DOC Reaches out to Indigenous Filmmakers
(May 14, 2019 – Toronto, ON) In alignment with the values and mission of the Truth and Reconciliation Commission of Canada (TRC), the Documentary Organization of Canada (DOC) has announced it will be offering free membership to any and all Canadian Indigenous individuals – valid until Dec 31st, 2020.
The TRC identified that “participation in the arts is a guarantor of other human rights because the first thing that is taken away (…) is the right to self-expression… The arts help to restore human dignity and identity in the face of injustice. Properly structured, they can also invite people to explore their own world-views, values, beliefs, and attitudes that may be barriers to healing, justice, and reconciliation.”
“Through this initiative, our goal is to remove any barriers to access that may previously have limited inclusion and accessibility to the value of participating in our organization,” said Mathieu Pierre Dagonas, Executive Director, DOC. “We champion the production and distribution of documentaries across all platforms – and advocate on behalf of creators and producers – to strengthen the Canadian documentary community. Our goal is to ensure that all creators are given equal opportunity to succeed in sharing their work and stories.”
This initiative comes at a time when one particular Indigenous documentary is achieving critical success at Canada’s most important documentary film festivals. Tasha Hubbard’s eye-opening exploration of racism in the Canadian justice system, nîpawistamâsowin: We Will Stand Up, was named Best Canadian documentary at Hot Docs and was honoured with The Colin Low Award for Canadian Documentary at Vancouver’s DOXA Documentary Film Festival.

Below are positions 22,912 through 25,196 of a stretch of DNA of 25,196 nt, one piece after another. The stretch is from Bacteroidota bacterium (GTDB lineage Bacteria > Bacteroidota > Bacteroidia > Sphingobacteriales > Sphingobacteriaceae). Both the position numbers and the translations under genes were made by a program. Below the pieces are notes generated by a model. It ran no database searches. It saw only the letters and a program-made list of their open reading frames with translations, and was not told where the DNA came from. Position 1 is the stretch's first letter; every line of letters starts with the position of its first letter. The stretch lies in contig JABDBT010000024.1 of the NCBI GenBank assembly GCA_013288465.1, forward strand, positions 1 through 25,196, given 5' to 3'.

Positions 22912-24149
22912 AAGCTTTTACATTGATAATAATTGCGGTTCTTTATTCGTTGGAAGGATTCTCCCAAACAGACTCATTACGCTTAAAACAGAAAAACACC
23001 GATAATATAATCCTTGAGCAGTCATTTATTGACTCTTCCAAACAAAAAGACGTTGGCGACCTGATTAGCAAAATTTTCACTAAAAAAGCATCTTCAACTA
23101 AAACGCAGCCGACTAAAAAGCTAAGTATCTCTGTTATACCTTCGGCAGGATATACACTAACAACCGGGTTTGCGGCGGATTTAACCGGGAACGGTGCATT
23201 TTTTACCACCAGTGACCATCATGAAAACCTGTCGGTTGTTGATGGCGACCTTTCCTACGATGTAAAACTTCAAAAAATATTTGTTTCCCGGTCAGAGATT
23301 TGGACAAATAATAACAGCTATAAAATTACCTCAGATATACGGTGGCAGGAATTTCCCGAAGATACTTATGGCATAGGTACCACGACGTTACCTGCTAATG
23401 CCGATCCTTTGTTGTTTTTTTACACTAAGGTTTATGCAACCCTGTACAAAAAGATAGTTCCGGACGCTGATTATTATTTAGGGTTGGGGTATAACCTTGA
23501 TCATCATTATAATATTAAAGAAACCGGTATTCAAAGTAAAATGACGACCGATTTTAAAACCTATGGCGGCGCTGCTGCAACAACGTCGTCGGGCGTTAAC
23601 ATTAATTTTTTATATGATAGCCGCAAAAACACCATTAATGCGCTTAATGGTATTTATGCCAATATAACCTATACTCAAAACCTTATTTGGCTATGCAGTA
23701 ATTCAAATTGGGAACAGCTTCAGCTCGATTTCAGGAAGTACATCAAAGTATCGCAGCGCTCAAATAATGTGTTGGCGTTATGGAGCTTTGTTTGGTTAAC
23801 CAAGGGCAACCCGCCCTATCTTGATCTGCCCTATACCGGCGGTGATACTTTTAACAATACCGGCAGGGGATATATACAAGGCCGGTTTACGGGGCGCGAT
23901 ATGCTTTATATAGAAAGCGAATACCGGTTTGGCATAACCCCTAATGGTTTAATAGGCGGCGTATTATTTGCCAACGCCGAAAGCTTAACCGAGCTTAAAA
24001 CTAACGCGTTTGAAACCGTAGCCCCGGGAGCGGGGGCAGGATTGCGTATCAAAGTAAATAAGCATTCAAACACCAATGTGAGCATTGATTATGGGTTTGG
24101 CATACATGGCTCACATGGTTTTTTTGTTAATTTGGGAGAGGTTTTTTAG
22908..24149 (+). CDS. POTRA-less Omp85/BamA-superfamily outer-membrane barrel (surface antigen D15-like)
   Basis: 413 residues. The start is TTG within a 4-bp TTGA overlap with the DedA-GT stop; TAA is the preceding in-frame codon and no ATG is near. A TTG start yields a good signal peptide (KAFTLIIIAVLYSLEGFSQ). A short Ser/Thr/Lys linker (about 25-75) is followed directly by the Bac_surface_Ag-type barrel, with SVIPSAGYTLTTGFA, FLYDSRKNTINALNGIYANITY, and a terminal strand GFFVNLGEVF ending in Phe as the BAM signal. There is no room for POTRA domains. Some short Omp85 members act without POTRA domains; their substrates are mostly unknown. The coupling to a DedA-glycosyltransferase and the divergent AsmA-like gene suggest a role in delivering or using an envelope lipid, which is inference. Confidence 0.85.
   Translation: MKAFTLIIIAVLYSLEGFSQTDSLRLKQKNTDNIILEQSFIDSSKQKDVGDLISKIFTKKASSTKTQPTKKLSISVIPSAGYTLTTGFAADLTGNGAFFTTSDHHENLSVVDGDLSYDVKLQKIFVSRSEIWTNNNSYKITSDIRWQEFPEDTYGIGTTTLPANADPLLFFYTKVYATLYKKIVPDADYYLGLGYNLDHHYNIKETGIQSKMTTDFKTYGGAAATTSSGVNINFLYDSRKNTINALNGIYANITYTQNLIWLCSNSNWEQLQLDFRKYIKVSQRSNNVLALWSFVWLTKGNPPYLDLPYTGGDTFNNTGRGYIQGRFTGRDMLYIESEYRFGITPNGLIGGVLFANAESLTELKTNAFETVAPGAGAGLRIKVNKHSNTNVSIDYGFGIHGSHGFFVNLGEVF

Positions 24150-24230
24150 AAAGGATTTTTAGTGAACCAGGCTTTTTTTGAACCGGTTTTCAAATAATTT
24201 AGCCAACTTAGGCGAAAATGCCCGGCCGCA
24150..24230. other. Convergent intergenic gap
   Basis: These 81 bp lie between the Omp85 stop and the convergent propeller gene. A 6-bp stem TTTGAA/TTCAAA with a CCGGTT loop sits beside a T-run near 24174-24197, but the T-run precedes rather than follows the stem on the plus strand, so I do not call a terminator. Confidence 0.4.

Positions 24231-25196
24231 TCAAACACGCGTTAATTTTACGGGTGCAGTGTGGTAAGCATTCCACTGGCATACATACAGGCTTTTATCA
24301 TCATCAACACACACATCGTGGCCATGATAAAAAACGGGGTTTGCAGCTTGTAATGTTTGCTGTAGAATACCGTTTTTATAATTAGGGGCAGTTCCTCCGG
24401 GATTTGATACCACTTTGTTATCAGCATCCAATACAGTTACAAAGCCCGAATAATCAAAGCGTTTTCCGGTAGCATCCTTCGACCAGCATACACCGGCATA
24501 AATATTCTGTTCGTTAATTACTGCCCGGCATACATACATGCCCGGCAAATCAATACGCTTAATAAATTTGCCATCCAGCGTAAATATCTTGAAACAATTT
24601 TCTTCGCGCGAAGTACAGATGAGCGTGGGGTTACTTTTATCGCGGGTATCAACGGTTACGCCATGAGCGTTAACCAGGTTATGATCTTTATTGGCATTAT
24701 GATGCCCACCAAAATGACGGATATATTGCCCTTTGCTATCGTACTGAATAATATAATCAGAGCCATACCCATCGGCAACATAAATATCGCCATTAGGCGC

“We thank DOC for their leadership as a professional association, in removing barriers to access for Indigenous filmmakers” said Jesse Wente, Director of the Indigenous Screen Office.
The DOC website states this about their history of advocacy: “From the beginning, advocacy has been at the heart of the Documentary Organization of Canada. The organization was founded as the Canadian Independent Film & Video Caucus (CIFC) in 1983, at a time when major documentary funders like the Canadian Broadcast Program Development Fund (the predecessor of Telefilm Canada) excluded documentaries from their mandates. It was clear that real political advocacy was required to address the issue and to improve conditions for independent documentary filmmakers in Canada.
The organization’s first regional chapter was founded in Toronto in 1988, and the national office was formed in 1991. The Hot Docs Film Festival, founded by DOC, debuted in 1994 and is now the largest documentary-focused film festival in North America. Since the mid-1990s, the organization has grown rapidly, and was officially renamed the Documentary Organization of Canada in 2003.
There is more about membership online at the DOC website.